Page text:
I spent Friday and Saturday at the Youth Librarians Group Conference in Cardiff. Now you might think this isn’t the place that rock stars congregate, but you’d be wrong, as a lot of the most important and revered kids writers and illustrators were present to talk about their work, good folk like Cathy Cassidy (the newly crowned Queen of Teen), Chris Riddell and Helen Oxenbury, legends all.

I was there primarily to work, manning the S&S stall, pressing our books into the librarians hands, but as I was already there, the good people of Puffin very kindly organised for me to sign copies of ‘Being Billy’ in one of the coffee breaks.

Now the book isn’t out until January, so we were using the proof copies of the book created for this type of occasion. To get people reading and hopefully loving Billy now, so that when it finally appears on shelves, they’re primed and ready to recommend it.

I was a bit nervous about it, still felt like a bit of a fraud amongst these established writers, and of course there was a very strong chance that I would end up sat for half an hour with a pen in hand, a pile of books in front of me, and no-one interested in having one….

But the brilliant thing was, the books were free, so I needn’t have worried, of course people would take one off my hands.
It was a surreal and fantastic way to spend half an hour, scrawling my name in my cack-handed way in the front of my book, and the really terrific thing was a number of the librarians had already read it, loved it, and so wanted a copy for their colleague, or with one of their customers in mind.
I don’t think I’ve ever grinned as widely, or for as long as I did.
I’ve worked so many signings over the years, so to be sat at the table instead of managing the queue? Well it felt like a bit of a defining moment really, like maybe I am a proper author after all.
Time will tell, but for now, I’m still grinning….

Original post appears here with comments

Ways of working….

I’ve been thinking a bit lately about what I’ll say when I start school or bookshop events in January. Working at Ottakar’s for as long as I did, I saw a lot of authors talk brilliantly about their books, or how they wrote them.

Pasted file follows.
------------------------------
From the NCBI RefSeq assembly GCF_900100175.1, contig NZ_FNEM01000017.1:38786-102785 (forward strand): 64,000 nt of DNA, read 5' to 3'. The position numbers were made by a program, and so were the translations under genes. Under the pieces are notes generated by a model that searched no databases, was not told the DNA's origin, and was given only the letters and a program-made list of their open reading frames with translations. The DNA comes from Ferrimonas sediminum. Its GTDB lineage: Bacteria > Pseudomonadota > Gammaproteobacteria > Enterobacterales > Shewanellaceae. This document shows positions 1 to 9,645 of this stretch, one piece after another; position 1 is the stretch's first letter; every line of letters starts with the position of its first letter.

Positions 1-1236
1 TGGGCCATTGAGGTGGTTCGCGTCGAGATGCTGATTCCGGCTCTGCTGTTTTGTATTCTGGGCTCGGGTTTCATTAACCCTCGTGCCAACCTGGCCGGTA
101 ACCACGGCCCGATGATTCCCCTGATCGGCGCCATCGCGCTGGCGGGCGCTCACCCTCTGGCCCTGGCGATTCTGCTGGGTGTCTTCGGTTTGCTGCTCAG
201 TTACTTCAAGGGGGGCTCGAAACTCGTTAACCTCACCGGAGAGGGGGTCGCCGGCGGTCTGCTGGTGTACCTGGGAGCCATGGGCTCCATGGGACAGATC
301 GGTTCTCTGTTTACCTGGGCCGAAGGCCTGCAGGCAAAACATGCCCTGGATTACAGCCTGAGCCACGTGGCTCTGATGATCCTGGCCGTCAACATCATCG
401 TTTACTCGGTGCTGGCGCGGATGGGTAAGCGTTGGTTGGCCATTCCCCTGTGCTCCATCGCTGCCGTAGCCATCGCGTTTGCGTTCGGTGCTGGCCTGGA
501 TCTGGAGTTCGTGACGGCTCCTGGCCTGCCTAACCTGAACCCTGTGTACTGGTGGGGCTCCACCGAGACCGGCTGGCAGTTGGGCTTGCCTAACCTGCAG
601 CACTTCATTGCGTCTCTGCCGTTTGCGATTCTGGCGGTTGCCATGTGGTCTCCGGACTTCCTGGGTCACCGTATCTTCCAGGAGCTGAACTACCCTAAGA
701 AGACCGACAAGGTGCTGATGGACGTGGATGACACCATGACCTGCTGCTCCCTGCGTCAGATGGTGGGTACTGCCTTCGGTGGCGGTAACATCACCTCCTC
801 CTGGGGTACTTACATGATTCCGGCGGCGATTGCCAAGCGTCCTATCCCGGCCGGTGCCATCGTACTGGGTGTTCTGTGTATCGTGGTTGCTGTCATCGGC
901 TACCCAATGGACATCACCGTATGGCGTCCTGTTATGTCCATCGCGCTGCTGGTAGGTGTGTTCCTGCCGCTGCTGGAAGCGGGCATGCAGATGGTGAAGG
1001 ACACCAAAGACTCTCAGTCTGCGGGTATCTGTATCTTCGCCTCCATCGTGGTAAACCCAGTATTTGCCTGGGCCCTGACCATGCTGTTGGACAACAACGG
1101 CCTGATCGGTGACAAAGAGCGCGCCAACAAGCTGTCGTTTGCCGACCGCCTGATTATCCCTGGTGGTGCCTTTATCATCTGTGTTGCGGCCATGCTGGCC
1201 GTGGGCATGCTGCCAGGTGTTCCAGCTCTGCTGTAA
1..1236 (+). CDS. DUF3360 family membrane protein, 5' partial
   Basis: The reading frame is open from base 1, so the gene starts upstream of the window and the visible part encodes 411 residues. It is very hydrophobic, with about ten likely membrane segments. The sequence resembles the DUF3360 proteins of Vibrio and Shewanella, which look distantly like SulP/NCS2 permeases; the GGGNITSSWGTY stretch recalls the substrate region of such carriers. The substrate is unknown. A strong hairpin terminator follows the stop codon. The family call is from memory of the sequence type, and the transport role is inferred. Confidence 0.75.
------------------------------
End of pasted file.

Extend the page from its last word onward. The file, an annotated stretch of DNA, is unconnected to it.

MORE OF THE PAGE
It’s funny, but there’s a lot of pressure on authors now, in particular kids authors, to not only be good writers, but performers as well.
There are some extraordinary characters out there entertaining kids, people like Philip Ardagh and Darren Shan, who can hold two or three hundred kids attention just like that (*snaps fingers*), and who are so inspiring. There are canny authors as well, who know that regular contact with schools across the country will do wonders for their sales, as well as allowing them to earn a living between advances.
I have to admit I’m really excited about getting out there. The bit of my job I enjoy most is waffling to customers about books, so to be able to do it about something of my own is going to give me a massive high….

But what to say?
I’ve listened to many writers speak about the hours they pore over their computer or notepad. How they banish the internet or telly between 9am and 5pm. How they can’t work with background noise, or unless the temperature is bang on 20 degree celcius…

Next to that sort of dedication or intensity I feel like a bit of a fraud. I’m not worried about it or anything. Can’t afford to be.
I have to write on the go, don’t have a choice about it.
As I write this I’m sat on the X68 bus, just about to go past ‘The Old Vic’ Theatre, and I should, London pile-ups permitted, be home in about 40 minutes. Just enough time to get this blog written…..

I don’t know how many writers have jobs, part-time or otherwise, I’d imagine plenty of them, but I do really enjoy having to find time to write.
When I was writing ‘Being Billy’, it was all about 8 to 9pm, Monday to Friday.
As soon as the kids were asleep, that was my time.
Alright, it wasn’t a sustained period, but it was usually enough to bash out 750 or 1000 words, words that I’d revisit the following night before cracking on again. Either that or I’d print them off to read on the bus or tube the next day….

I’ll happily write on the move, but if I’m at home, then it’s always in the lounge, in my chair (my beloved reclining, increasingly tatty Ikea chair), and often, more often than not, with the telly on. I know, I know, I can hear the tuts of disgust, but I can’t help it. I’ve always liked background noise, even when I was a kid doing my homework, I’d do it with Eastenders on or something.
The weird thing is though, is that I can’t write with the radio on. Telly yes, radio no.
It doesn’t distract me if Man Utd have just conceded a penalty, I can write through that, but if Mark Radcliffe is cueing up a new obscure bluegrass track, then it stops me in my tracks….

…weird, I know.
One for a psychiatrist I think.

It drives my missus mad. I tried to put it to her that she should be proud of having a husband who can multi-task, that it’s not everyone who can write and watch at the same time.
I got short shrift with that theory, funny that eh?

So what do I say when I’m stood in front of class of year nine’s in January?
How do I make my writing foibles palatable or acceptable?
I’ve ‘hummed and ha’d’ about it and have come up with this theory, which is a bit of a cop-out, whilst being entirely true at the same time.

‘Find what works for you and stick with it.’

If writing one hour a day is all you can do, then commit to it.
If background noise helps channel your brain then embrace it.
Don’t be told that there’s a right way or a wrong way, because it simply isn’t true.

Just make sure that whoever you end up living with or married to, knows you’re a fruitloop before they unpack their bags…..

The original post appeared here with some comments…